Stravinskys youthful, Rimsky-Korsakov-influenced Scherzo fantastique was given a darker-hued reading than Sinaisky conducted with the London Philharmonic a month or so back, but then the main work was Scheherazade a very different kettle of fish to Shostakovichs Fourth Symphony.
Stravinskys scintillating orchestration was typified by the three harps and in profile it was a delight to see each harpist through the strings of the instruments do their filigree passage work. In one of those odd, serendipitous conjunctions it was the second work I had heard in three days with an oblique reference to bees. Following Arvo Pärts If Bach Had Been a Beekeeper under Gavin Bryars two nights earlier, I was amused to read that Stravinsky had been inspired by bees, although he later eschewed any suggestion of a programme. All we needed was a performance of Vaughan Williamss incidental music for Aristophaness The Wasps, and a certain lollipop by Rimsky-Korsakov, and we could have had a veritable hive of music-making!
As it was we then had the low rumblings of Jean-Yves Thibaudets left-hand patterns that ape the growling basses at the start of Ravels 1929/1930 Concerto for piano left-hand. What followed was a vivid characterisation of this brilliant concerto, with a pleasing depth and certain rawness that I would not normally associate with Thibaudet. Without the trappings of a creation by Vivienne Westwood or the like he appeared in a simple grey suit and open-necked shirt and focused solely on Ravels genius, larger-than-life perhaps, but that all made one recognise a powerful facet of the composers make-up as opposed to his more usual effete and refined sheen.
After the interval Saraste turned to Shostakovichs Fourth Symphony. I realised that my early mental calculation that the Soviet composer only really got into his symphonic style with his Fourth Symphony was wrong it is the Fifth that really sees his musical fingerprints to the forefront. The Fourth not heard for 25 years after the Stalin versus Lady Macbeth of Mtsensk debacle is definitely Shostakovichs most Mahlerian creation, different sorts of music not so much juxtaposed but rammed together marches, fugues, aching solo lines and the final thundering climax, ebbing away in a minor key conclusion which is both ambiguous and forlorn a sad memory of a former.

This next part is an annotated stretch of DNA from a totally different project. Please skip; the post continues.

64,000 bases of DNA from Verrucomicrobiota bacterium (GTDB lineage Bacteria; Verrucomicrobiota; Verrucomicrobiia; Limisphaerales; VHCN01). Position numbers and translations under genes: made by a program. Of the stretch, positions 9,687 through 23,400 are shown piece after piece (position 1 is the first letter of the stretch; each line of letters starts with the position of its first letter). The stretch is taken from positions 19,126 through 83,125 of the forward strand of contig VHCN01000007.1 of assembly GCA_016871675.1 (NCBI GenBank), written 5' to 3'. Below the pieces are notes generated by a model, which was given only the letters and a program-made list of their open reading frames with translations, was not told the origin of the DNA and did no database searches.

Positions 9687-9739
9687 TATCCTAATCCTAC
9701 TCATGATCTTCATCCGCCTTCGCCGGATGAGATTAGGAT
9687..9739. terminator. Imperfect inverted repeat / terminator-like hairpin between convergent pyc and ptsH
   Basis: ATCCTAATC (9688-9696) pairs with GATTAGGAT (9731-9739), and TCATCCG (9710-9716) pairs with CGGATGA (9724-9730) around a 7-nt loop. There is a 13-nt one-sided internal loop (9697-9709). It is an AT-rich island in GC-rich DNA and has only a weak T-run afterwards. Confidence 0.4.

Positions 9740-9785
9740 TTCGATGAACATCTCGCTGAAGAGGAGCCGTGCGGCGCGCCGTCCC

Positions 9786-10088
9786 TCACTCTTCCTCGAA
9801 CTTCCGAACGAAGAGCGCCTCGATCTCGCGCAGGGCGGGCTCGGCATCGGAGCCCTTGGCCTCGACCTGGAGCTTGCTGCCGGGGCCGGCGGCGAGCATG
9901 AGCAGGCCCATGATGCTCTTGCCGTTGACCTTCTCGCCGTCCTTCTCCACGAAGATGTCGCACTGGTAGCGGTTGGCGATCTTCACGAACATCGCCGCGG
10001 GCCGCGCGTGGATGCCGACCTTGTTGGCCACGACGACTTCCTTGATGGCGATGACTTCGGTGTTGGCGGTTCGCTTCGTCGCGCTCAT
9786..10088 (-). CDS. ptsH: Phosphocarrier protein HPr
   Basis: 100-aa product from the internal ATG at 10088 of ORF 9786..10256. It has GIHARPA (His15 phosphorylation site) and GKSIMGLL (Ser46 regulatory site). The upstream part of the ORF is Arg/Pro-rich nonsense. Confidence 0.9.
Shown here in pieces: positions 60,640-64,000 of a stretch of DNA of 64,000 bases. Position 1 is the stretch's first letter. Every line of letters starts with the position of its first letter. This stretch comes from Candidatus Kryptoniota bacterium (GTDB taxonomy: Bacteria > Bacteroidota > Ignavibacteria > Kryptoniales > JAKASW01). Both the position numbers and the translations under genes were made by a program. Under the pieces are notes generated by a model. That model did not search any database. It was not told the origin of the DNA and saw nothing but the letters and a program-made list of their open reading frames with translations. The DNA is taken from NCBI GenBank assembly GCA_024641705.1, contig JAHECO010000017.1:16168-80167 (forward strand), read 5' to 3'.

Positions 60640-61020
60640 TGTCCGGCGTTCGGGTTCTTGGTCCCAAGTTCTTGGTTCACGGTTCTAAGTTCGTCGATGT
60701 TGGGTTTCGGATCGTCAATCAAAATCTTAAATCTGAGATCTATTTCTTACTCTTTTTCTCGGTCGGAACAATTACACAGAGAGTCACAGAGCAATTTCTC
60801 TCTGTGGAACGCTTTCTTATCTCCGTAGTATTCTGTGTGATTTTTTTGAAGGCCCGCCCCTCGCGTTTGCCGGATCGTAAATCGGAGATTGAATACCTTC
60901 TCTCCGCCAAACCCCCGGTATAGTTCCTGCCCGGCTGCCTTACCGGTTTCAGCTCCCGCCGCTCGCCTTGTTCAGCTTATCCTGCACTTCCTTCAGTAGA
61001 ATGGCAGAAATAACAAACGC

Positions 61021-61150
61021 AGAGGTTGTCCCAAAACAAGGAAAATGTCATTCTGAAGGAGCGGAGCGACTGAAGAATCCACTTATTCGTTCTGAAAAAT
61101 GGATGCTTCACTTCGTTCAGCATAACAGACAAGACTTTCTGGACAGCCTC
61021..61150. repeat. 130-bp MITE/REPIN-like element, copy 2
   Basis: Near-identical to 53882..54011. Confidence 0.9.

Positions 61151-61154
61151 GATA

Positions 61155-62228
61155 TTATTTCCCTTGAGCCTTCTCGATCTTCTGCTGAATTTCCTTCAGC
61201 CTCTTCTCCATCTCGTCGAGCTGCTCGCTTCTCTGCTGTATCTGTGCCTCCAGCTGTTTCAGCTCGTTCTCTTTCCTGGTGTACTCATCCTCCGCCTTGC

Saraste marshalled the BBC Symphony Orchestra with military precision, playing the climaxes for all they were worth, while subtly shading the accompaniment to the quieter passages, and got some incredibly fine playing. I was intrigued that the canopy above the stage had the two back boards in a vertical position, which I assumed was to cope with the two rows of percussion (two sets of timpani with the rest of the battery behind), allowing the sound from the back to go up and be partially restrained rather than being thrust-forward forcibly. The balance was put into perspective with the following nights concert, when the glockenspiel in the London Symphony Orchestras Strauss under Haitink was much larger than life; the back two boards of the canopy having been lowered into their horizontal position again.
It was good to hear a practical instance of the Barbicans flexible canopy actually working and all credit to Sarastes fine ear for making use of those possibilities. It was a performance of this wonderful, shattering work that confirmed until I hear another Shostakovich symphony that is that the Fourth is his best
- Concert recorded for future broadcast